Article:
Getting Tested

Getting Tested

You’ll need to get your blood sugar tested to find out for sure if you have prediabetes or type 1, type 2, or gestational diabetes. Testing is simple, and results are usually available quickly. Type 1 Diabetes, Type 2 Diabetes, and Prediabetes Your doctor will have you take one or more of the following blood tests to confirm the diagnosis: A1C Test This measures your average blood sugar level over the past 2 or 3 months. An A1C below 5.7% is normal, between 5.7 and 6.4% indicates you have prediabetes, and 6.5% or higher indicates you have diabetes. Fasting Blood Sugar Test This measures your blood sugar after an overnight fast (not eating). A fasting blood sugar level of 99 mg/dL or lower is normal, 100 to 125 mg/dL indicates you have prediabetes, and 126 mg/dL or higher indicates you have diabetes. Glucose Tolerance Test This measures your blood sugar before and after you drink a liquid that contains glucose. You’ll fast (not eat) overnight before the test and have your blood drawn to determine your fasting blood sugar level. Then you’ll drink the liquid and have your blood sugar level checked 1 hour, 2 hours, and possibly 3 hours afterward. At 2 hours, a blood sugar level of 140 mg/dL or lower is considered normal, 140 to 199 mg/dL indicates you have prediabetes, and 200 mg/dL or higher indicates you have diabetes. Random Blood Sugar Test This measures your blood sugar at the time you’re tested. You can take this test at any time and don’t need to fast (not eat) first. A blood sugar level of 200 mg/dL or higher indicates you have diabetes. Result* A1C Test Fasting Blood Sugar Test Glucose Tolerance Test Random Blood Sugar Test Normal Below 5.7% 99 mg/dL or below 140 mg/dL or below Prediabetes 5.7 – 6.4% 100 – 125 mg/dL 140 – 199 mg/dL Diabetes 6.5% or Continue reading >>

Type 2 Diabetes

Type 2 Diabetes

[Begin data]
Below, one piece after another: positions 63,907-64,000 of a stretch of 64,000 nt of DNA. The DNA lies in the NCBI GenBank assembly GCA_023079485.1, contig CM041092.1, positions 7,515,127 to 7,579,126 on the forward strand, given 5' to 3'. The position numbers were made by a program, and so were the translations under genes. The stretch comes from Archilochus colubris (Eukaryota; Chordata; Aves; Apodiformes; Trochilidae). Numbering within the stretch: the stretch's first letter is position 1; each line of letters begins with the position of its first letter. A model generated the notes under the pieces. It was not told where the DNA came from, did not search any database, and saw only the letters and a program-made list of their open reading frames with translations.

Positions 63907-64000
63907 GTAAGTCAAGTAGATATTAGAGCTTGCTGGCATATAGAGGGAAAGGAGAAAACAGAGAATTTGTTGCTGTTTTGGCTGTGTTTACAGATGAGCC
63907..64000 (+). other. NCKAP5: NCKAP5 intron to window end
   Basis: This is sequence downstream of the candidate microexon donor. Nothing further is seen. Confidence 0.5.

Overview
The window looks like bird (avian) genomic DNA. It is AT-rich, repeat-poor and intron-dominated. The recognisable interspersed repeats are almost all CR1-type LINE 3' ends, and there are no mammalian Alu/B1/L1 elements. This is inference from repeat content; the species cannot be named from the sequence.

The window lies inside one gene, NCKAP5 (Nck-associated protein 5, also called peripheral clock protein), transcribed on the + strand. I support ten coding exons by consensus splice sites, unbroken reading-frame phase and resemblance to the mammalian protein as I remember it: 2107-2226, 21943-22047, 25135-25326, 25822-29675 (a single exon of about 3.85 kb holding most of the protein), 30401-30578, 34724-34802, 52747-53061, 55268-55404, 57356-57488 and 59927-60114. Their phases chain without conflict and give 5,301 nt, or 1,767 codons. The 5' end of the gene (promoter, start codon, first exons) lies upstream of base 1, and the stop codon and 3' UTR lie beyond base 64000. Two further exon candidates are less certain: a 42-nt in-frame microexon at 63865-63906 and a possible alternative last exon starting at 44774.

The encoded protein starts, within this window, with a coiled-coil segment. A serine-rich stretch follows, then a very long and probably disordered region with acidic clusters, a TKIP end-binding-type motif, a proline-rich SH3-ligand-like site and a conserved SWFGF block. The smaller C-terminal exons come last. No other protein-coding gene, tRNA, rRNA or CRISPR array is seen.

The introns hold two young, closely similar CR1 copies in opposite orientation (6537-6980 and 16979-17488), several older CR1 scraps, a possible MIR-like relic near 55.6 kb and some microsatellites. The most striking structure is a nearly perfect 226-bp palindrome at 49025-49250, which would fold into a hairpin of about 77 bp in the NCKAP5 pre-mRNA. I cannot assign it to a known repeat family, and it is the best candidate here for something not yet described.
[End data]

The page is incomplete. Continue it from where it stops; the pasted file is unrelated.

Diabetes is a chronic disease marked by higher-than-normal levels of glucose (sugar) in the blood. It is caused by the body’s inability to produce or use insulin, a hormone that acts to move glucose out of the blood and into cells to be used as energy. There are two types of diabetes: • Type 1 diabetes, also known as juvenile diabetes, is an autoimmune disease in which the body does not produce the hormone insulin. There is no known way to prevent type 1 diabetes, which represents 5% of diabetes cases. • Type 2 diabetes is the most common form, representing about 95% of all diabetes cases. It usually begins with insulin resistance, where the body does not use insulin properly. At first, the pancreas makes extra insulin to make up for it. But over time, the pancreas loses its ability to produce enough insulin to keep blood sugar at normal levels. Type 2 diabetes is preventable. Prediabetes, also referred to as impaired glucose tolerance or impaired fasting glucose, is a condition in which blood glucose levels are higher than normal but not high enough for a diagnosis of diabetes. People with prediabetes have a much higher risk of developing type 2 diabetes, as well as an increased risk for cardiovascular disease. Without intervention efforts, up to 30 percent of people with prediabetes will develop type 2 diabetes within five years5, and up to 70 percent will develop diabetes within their lifetime6. A 2016 study by UCLA found 13 million adults (46 percent of all adults in California) to have prediabetes or undiagnosed diabetes. An additional 2.5 million adults have diagnosed diabetes. Altogether, 15.5 million adults (55 percent of all California adults) have prediabetes or diabetes.7 Liquid sugar is a unique driver of today’s skyrocketing type 2 diabetes and obes Continue reading >>